What my mother taught me

Today’s post is by one of Ovia’s amazing writers, Rachel. To celebrate Mother’s Day, she writes about the important lesson her mama taught her. Did your mother impart lasting wisdom on you? Let us know what you’ve learned from her in the comments!

My mom and I couldn’t be any more alike or any more different. She’s perpetually tan with chestnut hair and green eyes, and I’m a blue-eyed blonde with an aggressively pale complexion. My mom will go run on the elliptical for an hour to cool down from a three-hour tennis match, and I congratulate myself every time I walk up the escalator instead of standing on the side. Everyone who’s ever met both of us has said, “You two are just alike.”

And we are. Sure, she’s an engineer with an Ivy League degree and I’m a writer who thinks math is for suckers, but we share a deep love for animals, movie theatre popcorn, and each other. We have the same laugh, the same taste in musicals, and the same opinion of who should win Dancing with the Stars this season.

I’ve learned a lot from my mom, but one thing that sticks out this Mother’s Day is a story she told me about a revelation she had at an ice cream shop. A friend went to go order for everyone, and when he asked what she wanted, she said she didn’t care — anything was good. He came back from the counter, gave everyone their ice cream, and handed my mom a scoop of vanilla.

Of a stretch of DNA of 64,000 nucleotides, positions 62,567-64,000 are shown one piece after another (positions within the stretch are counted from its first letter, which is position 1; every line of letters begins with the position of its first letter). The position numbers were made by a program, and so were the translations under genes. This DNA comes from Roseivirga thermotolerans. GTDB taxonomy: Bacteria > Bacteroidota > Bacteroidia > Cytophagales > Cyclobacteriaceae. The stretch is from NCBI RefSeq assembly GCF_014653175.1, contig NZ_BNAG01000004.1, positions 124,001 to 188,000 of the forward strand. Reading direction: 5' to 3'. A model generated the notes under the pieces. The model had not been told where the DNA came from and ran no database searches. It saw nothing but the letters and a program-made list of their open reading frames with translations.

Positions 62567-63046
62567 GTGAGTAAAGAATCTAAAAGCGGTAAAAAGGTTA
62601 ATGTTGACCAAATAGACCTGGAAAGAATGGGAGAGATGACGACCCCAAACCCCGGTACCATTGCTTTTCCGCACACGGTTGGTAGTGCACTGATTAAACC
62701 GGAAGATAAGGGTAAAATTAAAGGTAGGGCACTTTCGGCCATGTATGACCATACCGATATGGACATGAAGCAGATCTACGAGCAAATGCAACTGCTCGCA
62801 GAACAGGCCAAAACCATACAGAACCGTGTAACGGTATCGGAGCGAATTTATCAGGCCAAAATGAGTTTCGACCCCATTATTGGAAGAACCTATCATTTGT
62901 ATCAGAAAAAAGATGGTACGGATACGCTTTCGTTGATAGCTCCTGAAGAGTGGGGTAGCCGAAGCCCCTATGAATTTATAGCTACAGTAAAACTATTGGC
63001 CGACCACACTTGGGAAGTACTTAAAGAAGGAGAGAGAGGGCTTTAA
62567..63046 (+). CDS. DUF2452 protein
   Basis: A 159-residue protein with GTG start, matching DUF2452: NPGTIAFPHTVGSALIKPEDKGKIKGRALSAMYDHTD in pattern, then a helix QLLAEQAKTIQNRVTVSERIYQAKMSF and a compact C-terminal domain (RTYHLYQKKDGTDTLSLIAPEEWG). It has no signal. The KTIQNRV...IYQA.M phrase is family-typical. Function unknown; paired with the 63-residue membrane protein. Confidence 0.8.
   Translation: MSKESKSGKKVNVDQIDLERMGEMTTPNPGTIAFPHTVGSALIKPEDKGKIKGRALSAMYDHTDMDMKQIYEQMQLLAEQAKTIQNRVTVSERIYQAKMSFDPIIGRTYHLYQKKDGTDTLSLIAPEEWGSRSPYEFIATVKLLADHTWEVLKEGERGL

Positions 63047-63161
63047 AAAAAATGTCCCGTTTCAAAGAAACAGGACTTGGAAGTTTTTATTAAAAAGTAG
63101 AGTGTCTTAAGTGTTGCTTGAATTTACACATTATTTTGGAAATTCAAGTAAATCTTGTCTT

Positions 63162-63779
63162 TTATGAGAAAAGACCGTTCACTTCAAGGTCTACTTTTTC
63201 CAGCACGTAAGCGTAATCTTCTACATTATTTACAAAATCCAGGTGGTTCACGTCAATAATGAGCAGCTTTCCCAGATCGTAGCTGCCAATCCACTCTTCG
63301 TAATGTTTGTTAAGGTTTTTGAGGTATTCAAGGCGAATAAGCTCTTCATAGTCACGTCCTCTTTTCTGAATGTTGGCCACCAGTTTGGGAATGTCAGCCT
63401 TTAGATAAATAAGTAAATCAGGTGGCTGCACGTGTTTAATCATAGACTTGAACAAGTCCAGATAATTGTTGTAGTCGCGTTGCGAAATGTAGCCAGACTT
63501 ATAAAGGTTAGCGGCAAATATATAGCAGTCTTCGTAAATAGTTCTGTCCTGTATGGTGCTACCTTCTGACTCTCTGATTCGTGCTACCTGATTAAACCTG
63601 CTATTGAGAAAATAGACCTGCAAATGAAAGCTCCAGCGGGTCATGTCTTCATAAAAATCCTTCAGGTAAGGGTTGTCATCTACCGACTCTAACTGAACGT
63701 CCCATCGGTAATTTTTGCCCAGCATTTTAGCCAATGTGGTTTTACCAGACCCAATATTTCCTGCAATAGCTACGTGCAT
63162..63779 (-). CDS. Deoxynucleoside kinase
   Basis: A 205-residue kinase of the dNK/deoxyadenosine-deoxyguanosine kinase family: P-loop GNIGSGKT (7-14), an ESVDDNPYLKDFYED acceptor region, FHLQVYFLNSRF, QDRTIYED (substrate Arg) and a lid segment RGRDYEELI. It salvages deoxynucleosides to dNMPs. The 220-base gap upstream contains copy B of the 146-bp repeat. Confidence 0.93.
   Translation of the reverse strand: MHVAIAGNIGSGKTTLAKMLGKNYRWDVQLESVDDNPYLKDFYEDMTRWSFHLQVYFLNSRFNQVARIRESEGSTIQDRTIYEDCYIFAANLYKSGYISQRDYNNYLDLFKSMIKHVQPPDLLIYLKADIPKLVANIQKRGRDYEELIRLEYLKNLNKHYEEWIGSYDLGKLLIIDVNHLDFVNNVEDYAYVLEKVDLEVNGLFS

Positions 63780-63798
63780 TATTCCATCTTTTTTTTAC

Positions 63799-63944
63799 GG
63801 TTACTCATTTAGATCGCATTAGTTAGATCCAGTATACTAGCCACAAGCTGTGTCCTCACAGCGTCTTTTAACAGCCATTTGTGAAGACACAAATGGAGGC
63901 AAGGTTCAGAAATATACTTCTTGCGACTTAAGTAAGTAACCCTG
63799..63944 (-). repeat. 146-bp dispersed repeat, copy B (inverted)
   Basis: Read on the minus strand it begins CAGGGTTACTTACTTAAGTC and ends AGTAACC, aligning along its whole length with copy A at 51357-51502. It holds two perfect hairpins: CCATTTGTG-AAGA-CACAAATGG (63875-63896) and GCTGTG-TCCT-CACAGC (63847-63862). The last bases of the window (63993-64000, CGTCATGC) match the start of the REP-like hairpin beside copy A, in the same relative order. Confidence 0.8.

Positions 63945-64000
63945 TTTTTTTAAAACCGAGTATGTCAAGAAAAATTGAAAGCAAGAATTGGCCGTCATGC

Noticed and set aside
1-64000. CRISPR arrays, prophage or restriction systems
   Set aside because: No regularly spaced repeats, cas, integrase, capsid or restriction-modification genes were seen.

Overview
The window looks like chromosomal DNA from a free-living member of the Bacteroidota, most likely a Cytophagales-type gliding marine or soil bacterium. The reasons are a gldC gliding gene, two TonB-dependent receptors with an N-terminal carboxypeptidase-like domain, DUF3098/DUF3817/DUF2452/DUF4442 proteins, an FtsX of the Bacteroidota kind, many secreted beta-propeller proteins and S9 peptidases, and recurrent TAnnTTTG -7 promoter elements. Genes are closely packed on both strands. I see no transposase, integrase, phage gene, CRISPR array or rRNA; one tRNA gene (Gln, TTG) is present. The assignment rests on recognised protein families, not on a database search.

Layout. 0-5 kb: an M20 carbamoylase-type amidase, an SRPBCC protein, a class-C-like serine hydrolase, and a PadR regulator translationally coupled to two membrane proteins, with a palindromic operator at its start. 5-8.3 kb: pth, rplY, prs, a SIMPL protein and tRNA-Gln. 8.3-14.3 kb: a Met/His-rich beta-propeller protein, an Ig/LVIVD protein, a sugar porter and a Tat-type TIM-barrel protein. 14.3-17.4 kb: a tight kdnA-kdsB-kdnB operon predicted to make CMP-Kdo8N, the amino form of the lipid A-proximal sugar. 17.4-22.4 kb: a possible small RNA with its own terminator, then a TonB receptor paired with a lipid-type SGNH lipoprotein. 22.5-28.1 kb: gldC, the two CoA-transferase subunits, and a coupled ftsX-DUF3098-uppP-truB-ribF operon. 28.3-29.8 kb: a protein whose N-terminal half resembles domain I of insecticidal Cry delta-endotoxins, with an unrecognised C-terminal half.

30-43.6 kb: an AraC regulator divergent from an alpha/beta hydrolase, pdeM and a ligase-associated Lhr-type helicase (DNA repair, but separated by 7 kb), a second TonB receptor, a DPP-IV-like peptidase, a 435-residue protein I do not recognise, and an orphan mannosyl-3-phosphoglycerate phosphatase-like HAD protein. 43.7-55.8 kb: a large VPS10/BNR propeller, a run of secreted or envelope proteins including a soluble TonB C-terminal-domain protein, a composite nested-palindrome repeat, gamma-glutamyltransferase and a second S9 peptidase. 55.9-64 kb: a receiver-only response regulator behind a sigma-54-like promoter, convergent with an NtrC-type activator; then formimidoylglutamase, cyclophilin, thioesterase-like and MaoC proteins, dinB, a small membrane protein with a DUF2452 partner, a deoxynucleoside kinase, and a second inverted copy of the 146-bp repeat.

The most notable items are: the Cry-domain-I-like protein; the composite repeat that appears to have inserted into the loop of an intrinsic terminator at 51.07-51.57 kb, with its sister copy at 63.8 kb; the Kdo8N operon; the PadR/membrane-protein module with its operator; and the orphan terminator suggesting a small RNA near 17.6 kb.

Turns out, my mom didn’t really like vanilla ice cream, but she’d said she didn’t care, so she ate it. (She’s adaptable like that.) But she came away with this lesson, which she shared with me: When you don’t ask for what you want, you’ll end up with vanilla.

She taught me to ask for things that I want, and she’s worked hard my entire life to help me get them. When I wanted to become a vegetarian, she started making portobello mushrooms every Thanksgiving. When I wanted to become a writer, she went back into the workforce to send me to my first choice of college. And now, working at Ovia, where pretty much every day is Mother’s Day, my relationship with my mom is especially meaningful. I am where I am because of her.

And I never ask for vanilla.

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